Besides the Andrade case, the settlement included three other sex-abuse claims against two choir directors and a teacher in the diocese. Ryan DiMaria, one of the plaintiff’s attorneys, said the accusations involved: Larry Stukenholtz, a choir director at Mater Dei; Jeffrey Seckman, a teacher at Santa Margarita High School; and Albert Schildknecht, a choir director at St. Timothy Roman Catholic Church in Laguna Niguel and St. Edward the Confessor Catholic Church in Dana Point. All men were alleged to have had sexual relations with underage girls from 1990 to 1998, he added.

DiMaria did not say how much money will go to each plaintiff.

The cost of the settlement will be divided among the men, the diocese’s insurance companies, the diocese and the school, diocese officials said.

A pretrial hearing in the case is still on for Tuesday. Plaintiff’s attorneys want a judge to hold Brown in contempt of court for sending a priest who used to field sex-abuse complaints to a facility in Canada for psychological treatment. Brown will be at the hearing.

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1997: Jeffrey Andrade, a junior varsity basketball coach, leaves his position.

July 2005: A former Mater Dei High School student identified as Jane C.R. Doe sues, saying Andrade sexually abused her for two years starting in 1995. The suit also alleges the church “engaged in a pattern and practice of hiring sexual abusers,” and says the school has hired at least 10 people who have abused students since 1976.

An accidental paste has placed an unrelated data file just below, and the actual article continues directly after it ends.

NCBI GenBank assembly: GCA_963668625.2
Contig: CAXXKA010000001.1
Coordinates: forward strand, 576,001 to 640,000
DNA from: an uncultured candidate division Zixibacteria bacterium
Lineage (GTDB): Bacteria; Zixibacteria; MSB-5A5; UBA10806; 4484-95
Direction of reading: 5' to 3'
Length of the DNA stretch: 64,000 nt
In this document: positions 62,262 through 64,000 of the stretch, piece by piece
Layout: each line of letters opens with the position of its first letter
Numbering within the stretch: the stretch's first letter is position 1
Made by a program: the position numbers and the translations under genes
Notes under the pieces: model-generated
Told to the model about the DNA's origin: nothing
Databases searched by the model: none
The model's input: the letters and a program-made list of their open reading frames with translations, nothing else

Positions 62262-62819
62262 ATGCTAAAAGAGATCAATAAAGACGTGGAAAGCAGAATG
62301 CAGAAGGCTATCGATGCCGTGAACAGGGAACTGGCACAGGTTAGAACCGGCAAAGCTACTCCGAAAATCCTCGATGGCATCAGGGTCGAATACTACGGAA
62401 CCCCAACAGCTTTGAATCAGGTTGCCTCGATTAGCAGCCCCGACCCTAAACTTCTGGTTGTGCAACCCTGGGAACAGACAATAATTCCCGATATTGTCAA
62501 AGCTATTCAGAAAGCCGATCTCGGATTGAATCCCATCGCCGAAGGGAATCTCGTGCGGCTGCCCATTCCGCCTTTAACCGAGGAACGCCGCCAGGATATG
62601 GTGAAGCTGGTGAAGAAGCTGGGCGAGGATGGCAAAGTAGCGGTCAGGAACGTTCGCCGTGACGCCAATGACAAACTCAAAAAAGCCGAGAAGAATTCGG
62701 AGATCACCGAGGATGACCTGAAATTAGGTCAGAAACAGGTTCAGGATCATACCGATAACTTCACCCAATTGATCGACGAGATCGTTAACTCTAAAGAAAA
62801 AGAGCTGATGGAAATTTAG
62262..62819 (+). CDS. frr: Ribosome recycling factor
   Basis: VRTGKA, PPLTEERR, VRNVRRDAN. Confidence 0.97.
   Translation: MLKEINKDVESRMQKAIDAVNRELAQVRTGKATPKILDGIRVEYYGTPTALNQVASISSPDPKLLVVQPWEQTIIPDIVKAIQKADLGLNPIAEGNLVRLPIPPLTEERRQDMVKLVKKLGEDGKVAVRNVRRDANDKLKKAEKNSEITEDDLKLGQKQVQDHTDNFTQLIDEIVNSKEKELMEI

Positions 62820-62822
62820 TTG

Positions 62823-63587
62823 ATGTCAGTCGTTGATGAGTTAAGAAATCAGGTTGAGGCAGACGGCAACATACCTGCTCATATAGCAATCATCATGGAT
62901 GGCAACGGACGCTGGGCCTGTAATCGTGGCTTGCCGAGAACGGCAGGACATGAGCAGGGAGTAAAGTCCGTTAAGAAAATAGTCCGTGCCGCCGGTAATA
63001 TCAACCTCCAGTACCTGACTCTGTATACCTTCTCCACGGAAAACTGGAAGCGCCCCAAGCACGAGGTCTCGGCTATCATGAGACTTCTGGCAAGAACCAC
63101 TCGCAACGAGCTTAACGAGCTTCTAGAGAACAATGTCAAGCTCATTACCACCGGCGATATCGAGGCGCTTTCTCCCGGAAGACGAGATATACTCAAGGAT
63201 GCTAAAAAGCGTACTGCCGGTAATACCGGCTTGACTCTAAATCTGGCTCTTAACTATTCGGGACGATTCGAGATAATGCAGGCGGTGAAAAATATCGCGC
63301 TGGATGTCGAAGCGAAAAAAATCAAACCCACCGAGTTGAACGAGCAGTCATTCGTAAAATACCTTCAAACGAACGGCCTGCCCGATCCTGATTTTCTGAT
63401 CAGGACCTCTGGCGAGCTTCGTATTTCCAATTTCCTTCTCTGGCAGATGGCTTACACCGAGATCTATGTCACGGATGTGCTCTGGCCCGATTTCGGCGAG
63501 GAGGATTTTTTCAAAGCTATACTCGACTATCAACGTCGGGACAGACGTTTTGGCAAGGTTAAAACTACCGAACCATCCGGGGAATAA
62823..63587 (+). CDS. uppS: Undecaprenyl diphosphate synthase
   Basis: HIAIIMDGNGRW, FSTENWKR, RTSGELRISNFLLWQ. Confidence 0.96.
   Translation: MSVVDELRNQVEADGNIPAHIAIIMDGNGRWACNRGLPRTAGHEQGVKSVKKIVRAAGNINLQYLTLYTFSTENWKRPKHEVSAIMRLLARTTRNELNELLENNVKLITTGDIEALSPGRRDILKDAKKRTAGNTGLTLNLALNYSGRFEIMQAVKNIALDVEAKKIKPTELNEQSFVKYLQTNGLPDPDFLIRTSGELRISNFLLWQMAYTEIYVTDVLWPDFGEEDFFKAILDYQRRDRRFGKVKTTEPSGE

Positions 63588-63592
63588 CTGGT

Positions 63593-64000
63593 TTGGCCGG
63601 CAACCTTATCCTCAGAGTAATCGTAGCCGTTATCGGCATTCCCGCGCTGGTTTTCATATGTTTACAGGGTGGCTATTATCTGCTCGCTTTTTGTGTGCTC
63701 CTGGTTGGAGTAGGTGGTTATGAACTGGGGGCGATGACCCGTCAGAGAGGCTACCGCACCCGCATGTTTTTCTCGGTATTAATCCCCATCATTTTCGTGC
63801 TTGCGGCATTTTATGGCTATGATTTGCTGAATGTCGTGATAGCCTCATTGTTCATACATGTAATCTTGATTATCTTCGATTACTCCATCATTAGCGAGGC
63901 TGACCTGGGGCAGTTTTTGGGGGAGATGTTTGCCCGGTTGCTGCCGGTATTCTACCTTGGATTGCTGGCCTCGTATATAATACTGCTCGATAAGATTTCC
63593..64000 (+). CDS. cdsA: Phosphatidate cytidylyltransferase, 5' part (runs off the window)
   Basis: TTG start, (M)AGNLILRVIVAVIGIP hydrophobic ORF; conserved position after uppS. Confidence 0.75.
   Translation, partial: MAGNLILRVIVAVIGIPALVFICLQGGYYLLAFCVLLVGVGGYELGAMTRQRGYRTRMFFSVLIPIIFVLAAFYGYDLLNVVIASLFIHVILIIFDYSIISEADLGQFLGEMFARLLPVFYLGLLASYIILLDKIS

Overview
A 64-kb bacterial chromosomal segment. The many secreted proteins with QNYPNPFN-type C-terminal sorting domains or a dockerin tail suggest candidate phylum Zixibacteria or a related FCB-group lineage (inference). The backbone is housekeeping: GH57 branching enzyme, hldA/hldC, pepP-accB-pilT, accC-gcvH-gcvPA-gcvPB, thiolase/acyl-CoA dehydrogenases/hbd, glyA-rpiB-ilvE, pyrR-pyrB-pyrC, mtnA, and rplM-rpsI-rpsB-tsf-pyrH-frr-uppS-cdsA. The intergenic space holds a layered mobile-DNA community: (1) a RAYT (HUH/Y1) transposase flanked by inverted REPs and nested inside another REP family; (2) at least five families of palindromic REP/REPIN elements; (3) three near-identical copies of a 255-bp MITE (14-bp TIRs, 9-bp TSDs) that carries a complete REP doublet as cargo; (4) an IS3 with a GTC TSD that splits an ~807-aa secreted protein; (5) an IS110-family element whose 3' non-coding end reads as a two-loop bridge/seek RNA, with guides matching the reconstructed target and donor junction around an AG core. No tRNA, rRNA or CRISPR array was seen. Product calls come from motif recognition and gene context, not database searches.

May 2006: Orange County Superior Court Judge Jonathan H. Cannon rules Mater Dei must make available records on faculty accused of sex abuse from 1988 to 1997 and that former Dean Brenda Yecke must answer all questions from Jane C.R. Doe’s lawyers.

January 2007: Court affidavits released show Mater Dei allowed Andrade to resign in 1997 and did not warn other school officials or parents that he may be a risk to children. Deposition by Jane C.R. Doe is also released.

April 2007: A Superior Court judge rules that Catholic diocese officials must identify some Mater Dei employees accused of sexual misconduct, if asked by lawyers, to determine if Andrade got preferential treatment by being allowed to visit the campus in the capacity of a job he took after leaving the school.

September 2007: The court rules that Orange Bishop Tod Brown must testify regarding past childhood sex-abuse cases. Brown admits under oath that he allowed a priest accused of rape to keep working in the Orange Diocese. He also says he was accused of molesting a boy in 1965, and denied the claim. He reveals the diocese paid Andrade $100,000 to settle Andrade’s lawsuit against the diocese about being labeled an alleged perpetrator.

Oct. 5, 2007: The diocese settles the Andrade lawsuit and three other sex-abuse cases in Orange County for approximately $6.7 million. The student’s lawyers are still pursuing a motion to hold Brown in contempt for sending a priest to Canada for psychological treatment when the priest was ordered to give a deposition.